September 24, 2017

Manitoba flood cost may top $200 million

Aerial view of the release cut in the Assiniboine River dike.

The record Manitoba floods may end up costing the province around $200 million, says Premier Greg Selinger.

“That’s just a guesstimate right now, but we’ve got a lot of work to do to prevent as much damage as possible,” Selinger on Sunday on Canadian Television.

The Canadian province has already spent about $70 million on measures to reduce flood damage to homes and communities, Selinger said.

However, Selinger said the province does not yet know how much it will cost to compensate land owners affected by the deliberate breach of dikes holding back the swollen Assiniboine River, a measure designed to reduce damage by flooding. Around 180 square kilometres of land is expected to be affected by the relief cut.

Early Saturday morning heavy machinery began scraping away a layer of rock on a closed section of Provincial Road 331 — Hoop and Holler Bend — to allow water to flow out of a slow-moving Assiniboine oxbow and into the La Salle River watershed.

The water began flowing at the site southeast of Portage la Prairie at 8 a.m. and started heading south as well as southeast toward a bend in the Elm River, which drains into the La Salle River downstream.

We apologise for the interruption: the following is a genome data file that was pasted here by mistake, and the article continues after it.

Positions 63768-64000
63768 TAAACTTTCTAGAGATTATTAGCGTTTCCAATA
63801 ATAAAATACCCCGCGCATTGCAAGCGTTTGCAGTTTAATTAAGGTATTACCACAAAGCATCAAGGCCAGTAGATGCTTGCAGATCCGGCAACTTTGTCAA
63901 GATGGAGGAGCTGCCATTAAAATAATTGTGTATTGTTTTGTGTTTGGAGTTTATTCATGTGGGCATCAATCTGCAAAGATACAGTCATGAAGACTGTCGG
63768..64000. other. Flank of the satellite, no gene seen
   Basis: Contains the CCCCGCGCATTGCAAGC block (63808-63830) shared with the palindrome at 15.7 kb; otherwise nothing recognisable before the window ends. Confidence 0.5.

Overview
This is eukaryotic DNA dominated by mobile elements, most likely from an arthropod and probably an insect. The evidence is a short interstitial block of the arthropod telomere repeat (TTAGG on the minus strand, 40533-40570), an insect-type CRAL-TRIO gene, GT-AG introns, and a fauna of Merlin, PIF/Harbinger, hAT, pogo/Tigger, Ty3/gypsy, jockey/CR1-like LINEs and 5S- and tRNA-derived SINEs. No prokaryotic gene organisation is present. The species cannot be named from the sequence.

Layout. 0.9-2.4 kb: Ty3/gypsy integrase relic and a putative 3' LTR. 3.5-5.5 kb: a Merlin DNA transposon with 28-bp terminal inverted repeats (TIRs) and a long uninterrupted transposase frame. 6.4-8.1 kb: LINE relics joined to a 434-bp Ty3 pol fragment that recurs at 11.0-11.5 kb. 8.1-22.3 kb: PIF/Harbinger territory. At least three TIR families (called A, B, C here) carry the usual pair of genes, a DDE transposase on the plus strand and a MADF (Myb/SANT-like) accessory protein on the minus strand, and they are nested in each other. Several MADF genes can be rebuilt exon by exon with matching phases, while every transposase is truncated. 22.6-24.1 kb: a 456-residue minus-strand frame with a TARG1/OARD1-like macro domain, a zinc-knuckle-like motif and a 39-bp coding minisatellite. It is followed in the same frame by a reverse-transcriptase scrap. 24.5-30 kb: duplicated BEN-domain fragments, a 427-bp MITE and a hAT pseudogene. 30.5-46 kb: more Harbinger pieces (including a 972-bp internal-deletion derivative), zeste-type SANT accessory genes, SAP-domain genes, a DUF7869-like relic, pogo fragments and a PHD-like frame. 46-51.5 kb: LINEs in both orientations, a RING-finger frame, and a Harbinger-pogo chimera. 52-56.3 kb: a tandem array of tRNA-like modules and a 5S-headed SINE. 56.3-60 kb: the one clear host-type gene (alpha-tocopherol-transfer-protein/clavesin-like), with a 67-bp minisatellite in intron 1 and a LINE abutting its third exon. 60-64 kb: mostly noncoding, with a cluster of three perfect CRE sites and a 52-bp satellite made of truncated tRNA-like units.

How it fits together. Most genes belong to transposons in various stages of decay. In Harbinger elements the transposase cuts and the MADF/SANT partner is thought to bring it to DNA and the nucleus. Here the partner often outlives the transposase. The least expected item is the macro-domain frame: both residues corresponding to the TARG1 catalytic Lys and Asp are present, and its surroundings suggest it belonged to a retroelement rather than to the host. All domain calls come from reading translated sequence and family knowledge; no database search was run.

Water Stewardship’s Steve Topping said the Canadian armed forces were working to shore up Assiniboine River dikes in 17 places that have become weak.

Near the site of the breach, water is moving slowly east over fields southeast of Portage la Prairie toward the Elm River.

The aim is to move the water to the east and south so that it can be both stored on fields and directed into the Elm River, which eventually empties into the Red River.

Selinger said Manitoba homes and properties affected by the deliberate breach will be able to apply for a special compensation fund that will go “beyond the normal disaster financial assistance programs.”

“They’ve had to make some sacrifice for this and we’re going to be there to support them every step of the way,” he said.

The federal government has agreed to cover half of the costs the province incurred preparing for this year’s flood, Selinger said. The premier said he was confident the two governments would be able to work out a cost-sharing agreement to help those affected by the dike breach.

“I believe the federal government has an open mind,” Selinger said. That maybe true but do they have an open check book?

Newswarped wouldlike to highlight the plight of the residents of the affected areas in Manitoba. While the Mississippi in the Southern United States is pulling in the headlines, Manitoba has been alrgely ignored by the worlds media. Yet the devastation and damage to farms and peoples livelihoods is no less significant.